President of the NLC, Comrade Ayuba Wabba, also rejected the call for sale of national assets and part of the nation’s shareholdings in the LNLG. Wabba, in a statement during the week, cautioned against the planned sale. He said: “For example, it was the accrued dividend payments from LNLG shares that provided the resources for the first bail-out to states when many states could not pay salaries under this present government. It is on record that dividends, in excess of one billion dollars, have accrued annually to the national coffers from the gas company over the past twelve years.”
NLC president further said: “these calls are more worrisome when one considers the history of sovereign assets divestiture in the past. Where are the proceeds from sales of the assets in the power sector for instance? With the benefit of hindsight, it is obvious that these assets were distributed to favoured individuals and surrogates of the ruling elite without any appreciable benefits to Nigerians.
“There are lessons to be learnt from some other OPEC countries which invested their oil revenues heavily in the acquisition of sovereign assets, both domestically and internationally. Such countries today are deriving a steady stream of earnings from those assets and are, therefore, less vulnerable to the fiscal crisis occasioned by failing oil revenues.”
The Civil Liberties Organisation (CLO) and the Lagos Chamber of Commerce and Industries have also raised issues about some of the anti-recession recommendations. The civil rights body easily sees a conspiracy theory through the lens of those calling for the sale of national assets. CLO’s Executive Director Ibuchukwu Ohabuenyi Ezike, had said last week that that the National Assembly and the Federal Government should reject the call for sale of national assets.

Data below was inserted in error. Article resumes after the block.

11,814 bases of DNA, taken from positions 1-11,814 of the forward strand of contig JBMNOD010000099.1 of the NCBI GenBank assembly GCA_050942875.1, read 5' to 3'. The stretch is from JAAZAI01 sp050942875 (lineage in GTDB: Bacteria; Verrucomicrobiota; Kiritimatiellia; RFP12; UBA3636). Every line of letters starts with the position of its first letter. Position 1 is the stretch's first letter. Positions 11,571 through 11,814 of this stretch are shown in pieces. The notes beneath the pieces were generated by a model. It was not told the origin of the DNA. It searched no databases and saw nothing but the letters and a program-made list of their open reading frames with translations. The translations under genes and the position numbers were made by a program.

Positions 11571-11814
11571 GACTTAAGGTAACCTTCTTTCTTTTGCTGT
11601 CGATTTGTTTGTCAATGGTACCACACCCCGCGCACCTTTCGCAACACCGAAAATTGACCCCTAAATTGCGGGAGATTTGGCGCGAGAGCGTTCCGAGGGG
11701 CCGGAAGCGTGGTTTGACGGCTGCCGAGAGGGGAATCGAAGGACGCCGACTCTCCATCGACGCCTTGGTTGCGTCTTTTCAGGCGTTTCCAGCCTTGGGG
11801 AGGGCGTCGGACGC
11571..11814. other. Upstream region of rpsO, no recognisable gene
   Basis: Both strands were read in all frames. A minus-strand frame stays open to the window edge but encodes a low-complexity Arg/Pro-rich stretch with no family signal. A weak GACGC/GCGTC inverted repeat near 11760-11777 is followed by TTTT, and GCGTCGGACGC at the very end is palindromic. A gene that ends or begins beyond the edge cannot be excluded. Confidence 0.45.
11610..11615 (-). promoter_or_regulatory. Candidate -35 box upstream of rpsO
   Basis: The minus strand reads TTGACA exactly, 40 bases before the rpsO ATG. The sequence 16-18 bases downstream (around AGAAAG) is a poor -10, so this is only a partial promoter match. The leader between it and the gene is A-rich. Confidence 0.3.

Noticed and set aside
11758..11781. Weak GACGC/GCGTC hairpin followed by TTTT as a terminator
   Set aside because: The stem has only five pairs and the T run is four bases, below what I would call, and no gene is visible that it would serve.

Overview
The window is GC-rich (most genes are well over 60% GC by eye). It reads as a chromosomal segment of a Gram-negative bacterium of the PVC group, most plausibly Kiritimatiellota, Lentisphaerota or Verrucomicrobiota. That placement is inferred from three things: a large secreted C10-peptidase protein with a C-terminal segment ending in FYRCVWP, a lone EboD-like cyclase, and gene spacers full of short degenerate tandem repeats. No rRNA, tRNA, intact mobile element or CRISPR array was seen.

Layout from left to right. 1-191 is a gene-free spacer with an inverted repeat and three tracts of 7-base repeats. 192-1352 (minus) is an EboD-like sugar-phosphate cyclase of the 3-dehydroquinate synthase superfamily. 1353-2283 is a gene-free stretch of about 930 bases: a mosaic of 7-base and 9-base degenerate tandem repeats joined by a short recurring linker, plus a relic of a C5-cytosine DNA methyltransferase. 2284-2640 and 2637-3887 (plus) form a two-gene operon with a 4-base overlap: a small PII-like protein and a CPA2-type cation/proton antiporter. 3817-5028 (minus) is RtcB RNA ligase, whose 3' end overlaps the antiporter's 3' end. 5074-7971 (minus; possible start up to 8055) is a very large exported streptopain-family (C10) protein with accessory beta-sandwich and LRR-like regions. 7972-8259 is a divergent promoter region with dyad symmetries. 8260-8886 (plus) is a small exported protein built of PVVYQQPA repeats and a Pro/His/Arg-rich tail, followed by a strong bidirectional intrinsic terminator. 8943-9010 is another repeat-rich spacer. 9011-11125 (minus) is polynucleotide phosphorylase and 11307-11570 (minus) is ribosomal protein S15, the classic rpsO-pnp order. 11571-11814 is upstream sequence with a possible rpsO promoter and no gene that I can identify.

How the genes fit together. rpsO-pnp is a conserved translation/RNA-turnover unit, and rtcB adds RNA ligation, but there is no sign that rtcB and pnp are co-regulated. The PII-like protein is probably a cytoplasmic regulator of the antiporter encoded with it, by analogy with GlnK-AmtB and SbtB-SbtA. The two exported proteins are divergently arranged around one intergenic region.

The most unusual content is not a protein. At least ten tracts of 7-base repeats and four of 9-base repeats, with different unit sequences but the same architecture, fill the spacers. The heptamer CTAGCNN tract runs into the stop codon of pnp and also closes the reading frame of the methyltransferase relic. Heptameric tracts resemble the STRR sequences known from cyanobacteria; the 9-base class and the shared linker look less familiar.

The Rights Group said: “The call for the sale of public utilities is absolutely uncalled for and worrisome. We warn the politicians not to take the patience of agonising, wailing and impoverished Nigerians for granted.
“Huge cut in the cost of running government, including reduction of aides, wages/salaries and allowance packages for both politicians and workers in the executive and legislative arms of government and across all the tiers of government.
“Begin immediate debate and implementation of the Report of the 2014 National Conference that points the positive way forward for Nigeria in all sectors and directions.”
That controversy notwithstanding, the National Economic Council(NEC) a body headed by Vice-President Yemi Osinbajo and comprises the 36 state governors and the Minister of Federal Capital Territory(FCT) rose from its meeting on Thursday to endorse the call for sale of assets to shore up government revenue.
Governor of Kebbi State, Senator Atiku Bagudu, said in Abuja on Thursday that the governors agreed to plans by the economic management team to sell some national assets. According to him, the economic management team briefed the body of its plan to generate funds through such means as including asset sales; advance payment of license renewals; infrastructure concessioning and use of recovered funds to reduce funding gaps.”
With that message coming through the NEC, it is apparent the highest bodies in the land are getting adapted to the call for sale of assets. That could create immediate confrontation with the Labour, which frustrated that sale of refineries to Dangote in 2007. But like some senators submitted, sale of some non-performing infrastructure could be contemplated if the target is to revive them and create employment.